Third, we and our elected officials have an obligation to do what is right, not what is popular (though adding safe, accessible bike infrastructure is also very popular). Making spaces that are safe and inviting for low-carbon, active modes is the right thing to do in a time of climate and health emergencies and economic stress. Cars are polluting our environment, are bad for our health, and are huge drain on community and personal wealth.
With this last point in mind, the following are five reasons (in no particular order and not meant to be exhaustive) why we should more broadly be looking to repurpose space from cars in St. Paul.
Five Reasons for Repurposing Streets
First, there isn’t space for everyone to drive everywhere all the time. Cars and cities boil down to a geometry problem. Cars are an extremely inefficient use of transportation space, to which we have already given away far too much space that could otherwise be used for parks, housing, or other non-polluting forms of transportation that don’t destroy health and wealth.
Second, cars and their infrastructure are expensive for the city and its people. Cars are heavy and do lots of damage to roads, something that will only get worse with heavier electric cars. The space they take up is expensive to pave and maintain. We can’t afford to maintain our current car-centric maintenance liabilities and should be doing what we can to decrease them and make investments in more economically and environmentally sustainable forms of transportation. And because other transportation modes cost individuals so much less to use, the more we support and enable people to choose modes other than driving, the more money those people can personally save.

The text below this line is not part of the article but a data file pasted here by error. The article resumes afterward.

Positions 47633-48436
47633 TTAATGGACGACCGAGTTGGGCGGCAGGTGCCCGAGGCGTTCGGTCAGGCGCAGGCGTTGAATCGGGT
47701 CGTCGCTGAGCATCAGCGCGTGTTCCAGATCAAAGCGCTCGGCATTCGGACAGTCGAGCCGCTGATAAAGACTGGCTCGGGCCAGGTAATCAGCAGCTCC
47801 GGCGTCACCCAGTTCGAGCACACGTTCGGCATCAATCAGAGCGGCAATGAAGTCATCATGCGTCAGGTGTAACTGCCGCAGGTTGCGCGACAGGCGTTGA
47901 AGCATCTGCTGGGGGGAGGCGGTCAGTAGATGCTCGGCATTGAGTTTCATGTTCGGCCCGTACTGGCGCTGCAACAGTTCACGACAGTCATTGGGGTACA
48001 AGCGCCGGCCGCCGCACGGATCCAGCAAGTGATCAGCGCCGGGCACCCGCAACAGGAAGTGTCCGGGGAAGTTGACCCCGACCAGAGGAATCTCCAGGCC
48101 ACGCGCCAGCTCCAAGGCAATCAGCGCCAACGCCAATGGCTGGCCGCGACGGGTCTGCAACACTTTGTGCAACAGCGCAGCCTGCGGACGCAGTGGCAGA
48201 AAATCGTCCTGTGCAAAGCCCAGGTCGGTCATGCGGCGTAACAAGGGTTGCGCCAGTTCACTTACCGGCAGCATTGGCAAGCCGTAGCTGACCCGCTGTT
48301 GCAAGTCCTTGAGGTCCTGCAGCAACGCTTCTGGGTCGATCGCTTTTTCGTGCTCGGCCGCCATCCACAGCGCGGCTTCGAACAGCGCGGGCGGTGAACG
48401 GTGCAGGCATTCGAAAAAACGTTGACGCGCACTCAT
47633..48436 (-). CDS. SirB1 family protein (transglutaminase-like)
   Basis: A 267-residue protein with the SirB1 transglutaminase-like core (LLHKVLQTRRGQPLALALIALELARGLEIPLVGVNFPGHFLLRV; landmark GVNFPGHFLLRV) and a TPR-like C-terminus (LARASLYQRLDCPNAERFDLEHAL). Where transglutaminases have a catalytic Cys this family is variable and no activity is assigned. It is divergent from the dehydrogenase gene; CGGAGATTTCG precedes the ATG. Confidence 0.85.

Third, cars are loud and polluting. Their omnipresence degrades the experience of our city, in this case the beautiful river setting, for everyone else. While sharing space between cyclists and people walking or running can also lead to issues, this is ultimately traced back to cars, which take up a disproportionate amount of space on MRB and force people walking and biking to share the crumbs of space that remain. By repurposing some road space for cycling, we could upgrade the experience for all active modes.
Fourth, cars are dangerous. The primary danger to current active users of MRB is cars (directly, or through everyone else being forced to share a too-congested space). This is especially the case at intersections, but is also the case for any people cycling on the road in the narrow, unprotected bike lane.
Fifth, climate change is real. The St. Paul City Council rightfully declared a climate emergency. Transportation is the largest source of greenhouse gasses in Minnesota. We need to give people the freedom to choose low-carbon transportation modes.
Now Is the Time
With recently completed mill and overlay projects along most of the length of MRB, the time to make changes is now. The entire 4.6-mile stretch from Marshall to Prior has now been repaved, so if we act soon we can minimize the damage cars do to this new surface and maximize the time this side will last after devoting it to less destructive and polluting uses. Realistically, the best time would have been during the mill and overlay, so that lane striping could have reflected the new alignment, but that ship has already sailed like too many others here in St. Paul (such as adding an off-street bikeway along Griggs as part of the Midway Peace Park project or making any improvements during a reconstruction like the recent one on Prior Avenue).